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One of the most recognisable images of the Blessed Virgin is that of Michelangelo’s “Pieta”, found in St Peter’s Basilica. It is an intensely sad sculpture, managing to capture something – just a little – of the sorrows of the Mother of Jesus, at the moment when She cradles His dead Body, newly taken down from the Cross on Golgotha. Somehow, the cold marble of the sculpture seems to echo the coldness of death itself, the chill piercing the Heart of Mary in that moment. All the while, there is also another expression upon Her face – almost a peacefulness or calmness.

I wonder what She was thinking as She held Her Son.

Very early in His life, when She and St Joseph presented Him in the Temple, there had been the prophecy of Simeon – foretelling that Jesus would be “a sign that is opposed”, laying bare the secret thoughts of many hearts; and in this, Her own Heart would be pierced with the sword of sorrow. As Mary cradled the lifeless Body of Jesus, did She hear these words again?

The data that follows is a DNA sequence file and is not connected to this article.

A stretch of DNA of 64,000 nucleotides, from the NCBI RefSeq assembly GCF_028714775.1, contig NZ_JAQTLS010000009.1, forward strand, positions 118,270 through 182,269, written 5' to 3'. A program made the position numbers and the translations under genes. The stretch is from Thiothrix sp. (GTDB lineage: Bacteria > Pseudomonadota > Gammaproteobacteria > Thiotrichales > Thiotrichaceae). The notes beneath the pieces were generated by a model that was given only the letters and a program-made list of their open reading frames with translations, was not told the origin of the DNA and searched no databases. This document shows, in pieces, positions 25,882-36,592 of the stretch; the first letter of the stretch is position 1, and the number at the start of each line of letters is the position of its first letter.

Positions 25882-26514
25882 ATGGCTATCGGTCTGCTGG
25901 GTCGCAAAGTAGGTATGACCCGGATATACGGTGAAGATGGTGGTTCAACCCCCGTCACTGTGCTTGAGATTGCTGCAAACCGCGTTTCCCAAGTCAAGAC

Mary was a Woman of deep faith and deep knowledge of the Scriptures; She surely would have known the prophecies throughout the Old Testament about what would happen to the Messiah, the One who comes in the name of the Lord. She knew Her own Child was that Messiah and so it is reasonable to think She saw the path lying ahead for Jesus.

But, beyond this, I think She also heard the echoes of something deeper in the Scriptures – a foretelling not only of the destruction of the Temple, but of it’s rising anew.

And so I believe that even in that darkest of hours, as She held the lifeless corpse of Jesus, Mary – although desolate in Her grief at the death of Her Son – was also waiting in hope and in trust for what would follow; the glory of the Resurrection. In this, She is an example to all of us, that even in the darkest moments of life, there is always hope, for there is always the Lord. He scatters the darkness, He brings light to the world, He tramples death underfoot and arises glorious and new.

Perhaps that is the ultimate message of Holy Saturday – hope.